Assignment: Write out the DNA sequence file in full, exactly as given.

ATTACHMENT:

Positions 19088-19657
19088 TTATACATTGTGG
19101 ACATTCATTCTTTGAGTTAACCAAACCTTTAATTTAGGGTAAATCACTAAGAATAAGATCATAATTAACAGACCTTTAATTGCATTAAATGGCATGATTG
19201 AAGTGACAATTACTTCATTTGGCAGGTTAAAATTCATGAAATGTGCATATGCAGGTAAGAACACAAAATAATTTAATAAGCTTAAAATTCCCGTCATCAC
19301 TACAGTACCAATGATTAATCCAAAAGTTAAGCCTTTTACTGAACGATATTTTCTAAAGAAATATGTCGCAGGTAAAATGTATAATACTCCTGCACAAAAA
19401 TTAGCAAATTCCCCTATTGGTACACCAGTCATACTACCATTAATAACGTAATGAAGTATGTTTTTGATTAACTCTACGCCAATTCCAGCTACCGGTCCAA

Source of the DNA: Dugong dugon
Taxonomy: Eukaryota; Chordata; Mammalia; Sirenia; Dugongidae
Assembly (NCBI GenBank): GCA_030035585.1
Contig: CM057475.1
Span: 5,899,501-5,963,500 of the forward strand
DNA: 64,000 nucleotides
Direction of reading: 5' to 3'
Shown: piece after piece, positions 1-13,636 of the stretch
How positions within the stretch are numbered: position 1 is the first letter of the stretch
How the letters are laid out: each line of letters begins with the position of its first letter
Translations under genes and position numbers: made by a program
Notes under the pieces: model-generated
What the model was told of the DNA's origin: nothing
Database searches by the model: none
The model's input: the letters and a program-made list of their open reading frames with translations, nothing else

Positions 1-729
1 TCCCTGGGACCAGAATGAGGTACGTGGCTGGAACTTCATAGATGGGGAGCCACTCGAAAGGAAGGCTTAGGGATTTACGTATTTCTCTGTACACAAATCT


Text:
Positions 19088-19657
19088 TTATACATTGTGG
19101 ACATTCATTCTTTGAGTTAACCAAACCTTTAATTTAGGGTAAATCACTAAGAATAAGATCATAATTAACAGACCTTTAATTGCATTAAATGGCATGATTG
19201 AAGTGACAATTACTTCATTTGGCAGGTTAAAATTCATGAAATGTGCATATGCAGGTAAGAACACAAAATAATTTAATAAGCTTAAAATTCCCGTCATCAC
19301 TACAGTACCAATGATTAATCCAAAAGTTAAGCCTTTTACTGAACGATATTTTCTAAAGAAATATGTCGCAGGTAAAATGTATAATACTCCTGCACAAAAA
19401 TTAGCAAATTCCCCTATTGGTACACCAGTCATACTACCATTAATAACGTAATGAAGTATGTTTTTGATTAACTCTACGCCAATTCCAGCTACCGGTCCAA

Source of the DNA: Dugong dugon
Taxonomy: Eukaryota; Chordata; Mammalia; Sirenia; Dugongidae
Assembly (NCBI GenBank): GCA_030035585.1
Contig: CM057475.1
Span: 5,899,501-5,963,500 of the forward strand
DNA: 64,000 nucleotides
Direction of reading: 5' to 3'
Shown: piece after piece, positions 1-13,636 of the stretch
How positions within the stretch are numbered: position 1 is the first letter of the stretch
How the letters are laid out: each line of letters begins with the position of its first letter
Translations under genes and position numbers: made by a program
Notes under the pieces: model-generated
What the model was told of the DNA's origin: nothing
Database searches by the model: none
The model's input: the letters and a program-made list of their open reading frames with translations, nothing else

Positions 1-729
1 TCCCTGGGACCAGAATGAGGTACGTGGCTGGAACTTCATAGATGGGGAGCCACTCGAAAGGAAGGCTTAGGGATTTACGTATTTCTCTGTACACAAATCT